After recovering from how docile I felt, I looked at the smallprint.  Incidentally, this seems to be a common theme.  Being sold in yellow-fronted Eurostores means that the carton, for economical reasons, contains its information in many European languages.  The downsize of this is that you need a microfiche reader to discern any text.  This is what it claims:

“Quenches thirst and provides the body with important vitamins.”. Sounds good to me.  Then comes the odd grammar.

“The positive benefits of Pataya A+C+E vitamin drink combined with the fresh and fruity taste of carrots, lemons and sunripened oranges”

But what are the positive benefits, and why are they positive?  I had to read it three times before I realised it wasn’t just my eyes struggling to resolve text that appears to have been printed using photolithography and that it was in fact just a fragment of a sentence that somebody had decided to stick a full stop on the end.  Oh and they don’t make it any easier by using black text on that green background.  It then goes on about how much of your GDA of the vitamins it offers before concluding with this peculiar bit of marketing lingo.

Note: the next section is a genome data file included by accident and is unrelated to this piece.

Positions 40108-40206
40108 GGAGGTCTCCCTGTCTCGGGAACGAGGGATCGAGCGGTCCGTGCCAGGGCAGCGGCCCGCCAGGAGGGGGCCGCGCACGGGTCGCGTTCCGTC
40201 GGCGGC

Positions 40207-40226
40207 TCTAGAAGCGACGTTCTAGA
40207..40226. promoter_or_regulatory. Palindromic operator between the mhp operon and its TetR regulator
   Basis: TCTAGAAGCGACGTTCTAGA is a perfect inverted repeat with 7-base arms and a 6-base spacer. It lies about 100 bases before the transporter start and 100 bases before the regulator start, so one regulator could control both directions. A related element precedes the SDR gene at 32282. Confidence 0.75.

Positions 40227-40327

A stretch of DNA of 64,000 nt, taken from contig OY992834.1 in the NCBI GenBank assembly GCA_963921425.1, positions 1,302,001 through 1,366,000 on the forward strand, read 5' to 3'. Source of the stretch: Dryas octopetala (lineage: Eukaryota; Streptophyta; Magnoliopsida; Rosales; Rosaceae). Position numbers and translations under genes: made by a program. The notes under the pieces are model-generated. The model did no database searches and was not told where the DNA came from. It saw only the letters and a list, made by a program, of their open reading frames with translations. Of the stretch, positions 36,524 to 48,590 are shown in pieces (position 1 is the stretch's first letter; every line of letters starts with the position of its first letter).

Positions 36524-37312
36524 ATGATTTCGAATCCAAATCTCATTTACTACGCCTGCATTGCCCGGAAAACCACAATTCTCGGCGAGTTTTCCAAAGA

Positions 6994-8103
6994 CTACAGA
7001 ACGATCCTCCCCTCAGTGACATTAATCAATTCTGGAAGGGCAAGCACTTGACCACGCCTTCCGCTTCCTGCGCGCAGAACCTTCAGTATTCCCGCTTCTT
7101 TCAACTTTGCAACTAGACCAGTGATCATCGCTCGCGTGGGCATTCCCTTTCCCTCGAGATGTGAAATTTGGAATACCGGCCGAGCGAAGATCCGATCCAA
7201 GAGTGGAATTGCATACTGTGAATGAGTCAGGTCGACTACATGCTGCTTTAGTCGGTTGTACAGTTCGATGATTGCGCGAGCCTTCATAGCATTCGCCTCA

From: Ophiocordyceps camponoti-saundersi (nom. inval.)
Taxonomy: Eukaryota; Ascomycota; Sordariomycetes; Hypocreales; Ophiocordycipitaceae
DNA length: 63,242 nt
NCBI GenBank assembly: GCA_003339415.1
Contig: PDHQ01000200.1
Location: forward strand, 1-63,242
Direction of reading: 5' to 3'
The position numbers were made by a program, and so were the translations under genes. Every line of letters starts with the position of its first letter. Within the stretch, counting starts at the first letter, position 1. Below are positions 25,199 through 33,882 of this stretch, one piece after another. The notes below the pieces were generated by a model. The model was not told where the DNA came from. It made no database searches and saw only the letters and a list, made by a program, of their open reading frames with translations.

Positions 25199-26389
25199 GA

“An ideal drink for active and health conscious people, for breakfast and in between meals”.  Clearly I am not their target demographic.  I am not particularly active or health conscious.  Still, I won’t tell them if you won’t.

I would show you what the juice looked like served up, but I didn’t see the point as it’s identical in appearance to the Linessa Light Multivitamin Nectar I wrote about two months ago, maybe a bit more orange, though that will clearly be a side-effect of the carrots.

I can tell you that this drink is really really tasty.  I heartily recommend it.   The citrus bite from the orange and lemon juice is softened by the carrot juice which means  that it’s possible to pour a large amount of this down your gullet before you realise how much you’ve drunk.  At only 99p for 1.5l, you certainly get your money’s worth.  This is definitely going on my regular purchases list.

Taste – 8/10
Swiggability– 8/10
Value for Money – 8/10
Text density on packaging – 9/10
Colour – 6/10

Total:  39/50

Written by just1bloke

22 June 2011 at 12:55 am

Posted in Beverages